Just awful. A bad guy named Cheese. Cheese! Why is it necessary to go into the backstory of how he obtained this name. Why not just call him Joe? It’s nuts really.
Dialogue & Pacing
The dialogue was poor. The writers appeared to have the intention of making the dialogue witty, but it came across as almost comical. On example (Page 33):
He was ganna find him a kid he could keep in the house and have sex with.
Not for Amanda it doesn’t.
That’s not what I meant.
Why doesn’t this work? First, Bressant’s sly remark is inserted at the wrong time… way too serious of a situation. Second, Bressant’s reply is rhetorical, it doesn’t warrant a response from Patrick.
And this sort of out-of-touch dialogue continues throughout the script. Here’s another line where Cheese (not the smartest criminal), somehow turns into a poet (Page 57):
You ain’t no shit. You bitch ain’t shit. Neither on of y’all moutherfuckers is shit. Fuck both ya’ll. If you didn’t have two pig out in my meadow— I put a round in both your heads right now.
…And if I see you on the street, I’m a get discourteous on you.
Cheese, when you take a break from selling drugs, please consider writing some song lyrics.
The action lines are relatively tame for most of the script. By that I mean they use as few words as is necessary to explain where we are. But then, every once in a while, the writers throw in some poetic (perhaps the same writer who wrote Cheese’s dialogue) over the top action lines (Page 102):
The day has died. Muted yellow lights appear in windows. The coming dark promises deepening chill. Children have disappeared from the street to wash up for dinner. Liquor stores and nail salons are half empty and listless. Horns honk sporadically and a storefront gate rattles as it drops. In the faces of people on the street you can see the weight of the morning’s unfulfilled promise in the numb sag of their faces.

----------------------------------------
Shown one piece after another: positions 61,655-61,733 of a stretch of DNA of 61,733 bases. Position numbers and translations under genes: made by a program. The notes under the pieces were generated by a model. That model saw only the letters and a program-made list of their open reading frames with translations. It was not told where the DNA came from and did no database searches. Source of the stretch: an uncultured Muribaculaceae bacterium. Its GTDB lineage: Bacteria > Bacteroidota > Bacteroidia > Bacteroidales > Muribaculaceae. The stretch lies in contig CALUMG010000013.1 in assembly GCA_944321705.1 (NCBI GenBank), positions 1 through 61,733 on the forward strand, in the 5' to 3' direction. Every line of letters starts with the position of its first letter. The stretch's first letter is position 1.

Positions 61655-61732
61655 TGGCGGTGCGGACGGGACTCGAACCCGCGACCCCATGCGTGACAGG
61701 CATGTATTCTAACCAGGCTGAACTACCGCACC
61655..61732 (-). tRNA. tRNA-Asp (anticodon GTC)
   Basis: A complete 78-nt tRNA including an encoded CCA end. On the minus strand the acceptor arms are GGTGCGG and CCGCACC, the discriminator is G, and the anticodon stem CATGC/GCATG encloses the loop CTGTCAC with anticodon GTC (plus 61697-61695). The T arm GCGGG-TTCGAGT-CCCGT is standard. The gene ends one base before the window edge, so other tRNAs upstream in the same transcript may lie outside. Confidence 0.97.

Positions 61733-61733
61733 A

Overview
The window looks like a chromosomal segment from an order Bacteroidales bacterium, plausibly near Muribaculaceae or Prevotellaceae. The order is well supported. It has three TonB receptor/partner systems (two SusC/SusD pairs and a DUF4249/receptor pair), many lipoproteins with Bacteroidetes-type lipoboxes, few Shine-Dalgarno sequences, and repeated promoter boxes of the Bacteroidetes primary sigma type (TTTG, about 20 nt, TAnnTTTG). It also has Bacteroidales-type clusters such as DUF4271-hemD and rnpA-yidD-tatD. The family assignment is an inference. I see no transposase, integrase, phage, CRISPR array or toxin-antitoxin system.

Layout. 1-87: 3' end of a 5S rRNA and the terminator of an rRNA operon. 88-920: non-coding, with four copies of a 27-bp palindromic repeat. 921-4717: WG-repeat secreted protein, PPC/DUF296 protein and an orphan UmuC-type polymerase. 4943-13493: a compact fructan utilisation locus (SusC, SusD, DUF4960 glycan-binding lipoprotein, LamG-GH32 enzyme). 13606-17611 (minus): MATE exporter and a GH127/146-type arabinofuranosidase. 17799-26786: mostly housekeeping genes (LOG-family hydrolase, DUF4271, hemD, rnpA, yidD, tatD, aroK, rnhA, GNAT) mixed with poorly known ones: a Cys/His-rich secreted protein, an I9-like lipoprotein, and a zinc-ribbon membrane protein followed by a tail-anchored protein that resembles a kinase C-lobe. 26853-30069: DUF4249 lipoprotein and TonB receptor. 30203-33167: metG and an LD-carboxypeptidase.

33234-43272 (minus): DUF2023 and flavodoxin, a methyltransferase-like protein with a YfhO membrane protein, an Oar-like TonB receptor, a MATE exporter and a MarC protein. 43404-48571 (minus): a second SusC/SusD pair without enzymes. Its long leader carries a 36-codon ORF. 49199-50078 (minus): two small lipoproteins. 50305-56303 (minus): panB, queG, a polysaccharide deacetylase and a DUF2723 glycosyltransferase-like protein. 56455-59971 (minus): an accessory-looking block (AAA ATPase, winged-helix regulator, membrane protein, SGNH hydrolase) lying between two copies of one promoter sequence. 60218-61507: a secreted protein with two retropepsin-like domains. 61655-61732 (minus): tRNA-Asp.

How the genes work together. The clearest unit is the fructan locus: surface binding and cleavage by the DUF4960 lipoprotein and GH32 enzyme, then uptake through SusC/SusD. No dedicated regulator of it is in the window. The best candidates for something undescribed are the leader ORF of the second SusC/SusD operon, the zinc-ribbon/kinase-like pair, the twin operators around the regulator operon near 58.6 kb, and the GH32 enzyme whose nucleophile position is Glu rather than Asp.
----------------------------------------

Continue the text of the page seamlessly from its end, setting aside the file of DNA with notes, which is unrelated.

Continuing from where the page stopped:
There’s so much wrong here that it’s not worth dissecting it line by line. It feeds back into the into the vibe of the film, which is to portray Boston as a depressed, sad and lonely place. While this is fine, it doesn’t warrant whole action paragraphs to get that point across 72% of the way through the film. This could be consolidated into a two or three lines.
The pacing, while somewhat formulaic, was problematic. Some scenes and sequences did flow rather well, while strong jumps between others made the script tough to follow, and pulled away from what the natural flow one would expect.
If you can look past all of the script’s problems, you could make the case that there are important themes it brings under the microscope. In essence, the moral question is whether a child is better served living with their biological parents who are objectively bad parents, versus adoptive parents who will look out for their best interest. That’s more or less what the film gets at.
There’s probably a bit more there. But it was so heavy-handed in how it portrayed each character’s unique moral compass and emotional depth that I needn’t bother.
Best Part of The Script
None. Skip this.